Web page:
Beyond the coronation of a king and queen, Glenwood recognizes its 25-year reunion class as the “honor class.” Most of the class members return for this weekend in which they are honored at the pep rally and circle the town square twice during the parade. They are also a part of the Saturday-night coronation ceremony, as the past student body president gives a speech to the senior class that is similar to a graduation speech.

While many homecoming parades feature the high school classes, clubs, and athletics along with a few politicians, Glenwood’s parade includes at least 180 entries, with class floats from kindergarten through seniors; class reunion floats from five-year through 50-year and higher, entries from homeschoolers and special interest groups such as tractor clubs, and more. 

Coronation is open to the public and includes the presentation of pages, scribes, and gift bearers along with the king and queen. The prior year’s king and queen come back and sit in their thrones before turning them over to the newly-crowned monarchs.

“I can’t even explain the coronation—you have to see it to believe it,” says high school principal Richard Hutchinson.

Glenwood’s homecoming also includes the Outcasts, which was started by a group of non-native residents who felt like outsiders. This group now crowns their own king and queen each year, has a float and royalty car in the parade, and holds a separate dinner and dance.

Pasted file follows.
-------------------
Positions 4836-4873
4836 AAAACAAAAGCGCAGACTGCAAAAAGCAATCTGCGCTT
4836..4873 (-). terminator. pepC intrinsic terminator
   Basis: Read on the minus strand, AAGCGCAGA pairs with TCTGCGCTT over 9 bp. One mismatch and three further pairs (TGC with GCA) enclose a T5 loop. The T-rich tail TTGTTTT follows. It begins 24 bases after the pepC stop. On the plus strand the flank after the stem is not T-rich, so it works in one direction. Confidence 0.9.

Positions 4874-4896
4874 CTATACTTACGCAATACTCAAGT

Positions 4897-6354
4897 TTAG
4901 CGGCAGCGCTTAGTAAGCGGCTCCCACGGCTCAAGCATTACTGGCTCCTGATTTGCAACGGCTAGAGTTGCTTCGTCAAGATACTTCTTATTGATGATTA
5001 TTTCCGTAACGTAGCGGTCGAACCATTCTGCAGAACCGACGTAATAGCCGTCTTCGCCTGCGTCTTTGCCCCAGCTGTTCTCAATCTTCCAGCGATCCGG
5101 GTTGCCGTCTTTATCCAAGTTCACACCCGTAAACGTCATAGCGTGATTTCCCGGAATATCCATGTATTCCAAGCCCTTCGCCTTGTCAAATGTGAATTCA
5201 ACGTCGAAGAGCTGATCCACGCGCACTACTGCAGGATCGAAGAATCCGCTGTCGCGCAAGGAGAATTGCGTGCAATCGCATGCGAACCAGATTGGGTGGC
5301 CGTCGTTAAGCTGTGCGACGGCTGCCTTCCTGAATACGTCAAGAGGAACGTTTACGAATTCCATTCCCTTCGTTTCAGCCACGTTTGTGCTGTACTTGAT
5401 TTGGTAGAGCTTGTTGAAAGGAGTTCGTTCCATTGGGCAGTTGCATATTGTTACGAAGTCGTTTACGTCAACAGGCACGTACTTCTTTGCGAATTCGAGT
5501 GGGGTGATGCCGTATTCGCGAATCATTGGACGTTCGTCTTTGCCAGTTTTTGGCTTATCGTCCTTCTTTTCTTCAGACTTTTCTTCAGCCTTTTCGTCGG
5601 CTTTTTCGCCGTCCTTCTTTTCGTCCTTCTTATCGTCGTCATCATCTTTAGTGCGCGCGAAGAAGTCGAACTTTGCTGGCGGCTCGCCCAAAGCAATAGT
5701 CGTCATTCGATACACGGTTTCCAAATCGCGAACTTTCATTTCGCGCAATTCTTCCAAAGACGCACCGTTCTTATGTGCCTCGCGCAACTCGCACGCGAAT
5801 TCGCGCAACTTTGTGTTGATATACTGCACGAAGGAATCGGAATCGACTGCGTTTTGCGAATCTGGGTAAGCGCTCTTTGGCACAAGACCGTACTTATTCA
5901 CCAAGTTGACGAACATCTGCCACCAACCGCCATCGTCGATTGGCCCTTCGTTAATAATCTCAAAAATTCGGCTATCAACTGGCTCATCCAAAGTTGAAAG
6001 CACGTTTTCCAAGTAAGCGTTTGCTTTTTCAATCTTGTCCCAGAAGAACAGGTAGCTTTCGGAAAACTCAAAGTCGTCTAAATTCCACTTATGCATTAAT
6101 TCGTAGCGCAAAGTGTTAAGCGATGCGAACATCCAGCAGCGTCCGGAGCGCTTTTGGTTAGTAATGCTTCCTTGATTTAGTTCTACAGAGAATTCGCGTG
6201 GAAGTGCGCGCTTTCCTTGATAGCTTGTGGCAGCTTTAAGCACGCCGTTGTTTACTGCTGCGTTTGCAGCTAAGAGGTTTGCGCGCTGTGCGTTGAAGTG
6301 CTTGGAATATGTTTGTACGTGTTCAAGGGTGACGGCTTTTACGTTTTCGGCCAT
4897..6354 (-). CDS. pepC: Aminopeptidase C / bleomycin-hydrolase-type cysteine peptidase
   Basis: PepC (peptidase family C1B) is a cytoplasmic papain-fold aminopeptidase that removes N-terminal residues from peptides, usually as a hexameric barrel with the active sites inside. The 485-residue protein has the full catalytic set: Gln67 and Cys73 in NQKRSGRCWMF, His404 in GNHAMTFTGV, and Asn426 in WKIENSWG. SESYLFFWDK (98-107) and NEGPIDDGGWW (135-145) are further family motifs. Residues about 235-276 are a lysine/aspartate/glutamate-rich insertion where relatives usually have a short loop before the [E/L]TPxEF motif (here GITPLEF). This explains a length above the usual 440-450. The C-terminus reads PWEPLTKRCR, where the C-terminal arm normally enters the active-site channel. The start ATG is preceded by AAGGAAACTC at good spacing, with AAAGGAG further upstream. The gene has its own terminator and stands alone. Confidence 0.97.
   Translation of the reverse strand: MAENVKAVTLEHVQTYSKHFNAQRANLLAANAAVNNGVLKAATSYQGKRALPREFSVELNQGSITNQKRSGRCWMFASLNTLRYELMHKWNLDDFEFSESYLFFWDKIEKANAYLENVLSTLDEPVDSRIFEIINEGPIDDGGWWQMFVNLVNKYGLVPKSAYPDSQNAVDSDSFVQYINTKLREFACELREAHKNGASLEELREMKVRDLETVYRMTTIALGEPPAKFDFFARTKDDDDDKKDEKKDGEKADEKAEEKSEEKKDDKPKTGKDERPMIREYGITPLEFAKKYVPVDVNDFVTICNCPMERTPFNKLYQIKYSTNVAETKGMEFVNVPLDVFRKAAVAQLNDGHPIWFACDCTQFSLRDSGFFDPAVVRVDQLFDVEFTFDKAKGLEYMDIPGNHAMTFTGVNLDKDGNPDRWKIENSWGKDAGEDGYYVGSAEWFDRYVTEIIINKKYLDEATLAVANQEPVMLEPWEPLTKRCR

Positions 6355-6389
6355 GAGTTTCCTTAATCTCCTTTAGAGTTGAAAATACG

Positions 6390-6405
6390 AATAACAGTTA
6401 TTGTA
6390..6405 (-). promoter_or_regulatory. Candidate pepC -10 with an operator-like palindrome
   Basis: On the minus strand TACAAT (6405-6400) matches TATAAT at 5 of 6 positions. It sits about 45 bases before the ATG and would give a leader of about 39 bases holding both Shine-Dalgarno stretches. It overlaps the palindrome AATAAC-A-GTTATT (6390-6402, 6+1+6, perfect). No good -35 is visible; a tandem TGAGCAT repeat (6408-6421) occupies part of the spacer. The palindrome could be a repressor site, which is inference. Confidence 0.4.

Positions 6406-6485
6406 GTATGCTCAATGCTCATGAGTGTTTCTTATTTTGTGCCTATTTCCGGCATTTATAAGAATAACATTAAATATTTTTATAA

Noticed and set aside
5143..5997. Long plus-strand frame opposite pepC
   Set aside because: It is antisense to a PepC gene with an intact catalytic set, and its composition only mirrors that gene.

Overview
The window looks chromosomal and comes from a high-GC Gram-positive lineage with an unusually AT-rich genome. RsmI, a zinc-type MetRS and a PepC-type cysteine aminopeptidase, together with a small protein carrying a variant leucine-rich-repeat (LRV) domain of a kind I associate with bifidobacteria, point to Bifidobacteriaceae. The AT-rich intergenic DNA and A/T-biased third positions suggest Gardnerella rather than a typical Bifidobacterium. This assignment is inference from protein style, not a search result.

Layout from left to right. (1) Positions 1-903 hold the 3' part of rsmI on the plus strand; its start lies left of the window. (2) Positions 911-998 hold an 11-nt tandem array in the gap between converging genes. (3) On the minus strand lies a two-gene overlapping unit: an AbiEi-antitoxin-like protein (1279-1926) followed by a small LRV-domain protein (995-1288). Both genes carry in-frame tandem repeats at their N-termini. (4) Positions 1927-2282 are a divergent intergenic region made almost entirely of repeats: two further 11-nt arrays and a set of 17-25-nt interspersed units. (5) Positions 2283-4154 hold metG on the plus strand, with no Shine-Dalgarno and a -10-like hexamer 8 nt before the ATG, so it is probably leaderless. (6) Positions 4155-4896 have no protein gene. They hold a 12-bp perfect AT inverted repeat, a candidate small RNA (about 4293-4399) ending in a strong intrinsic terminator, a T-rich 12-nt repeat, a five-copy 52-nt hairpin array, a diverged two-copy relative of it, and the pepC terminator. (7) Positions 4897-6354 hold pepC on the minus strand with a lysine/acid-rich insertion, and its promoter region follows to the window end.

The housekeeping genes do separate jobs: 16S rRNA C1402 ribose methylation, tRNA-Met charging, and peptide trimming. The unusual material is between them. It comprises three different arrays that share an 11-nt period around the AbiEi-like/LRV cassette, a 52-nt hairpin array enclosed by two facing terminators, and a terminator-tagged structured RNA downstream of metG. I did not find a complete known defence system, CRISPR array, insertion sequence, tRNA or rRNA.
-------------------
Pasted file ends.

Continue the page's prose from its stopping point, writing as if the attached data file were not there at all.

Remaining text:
“There’s so many people within the town that play a big part in this,” says Hutchinson. “The band parents have been the ones that oversee the king and queen nominations. There are parents in charge of the coronation. We have [community members] that oversee the parade…It is a community event.”


This article was printed in the Fall 2018 edition of Family Guide.

The Tale of Disney Elementary

November 27, 2014 by
Photography by Bill Sitzmann

Walt Disney Elementary School in the Millard School District is a wonderful world, but you won’t find a castle anywhere on the grounds. Students don’t spend their days watching animated films, and there are no beloved Disney princesses and mascots roaming the halls.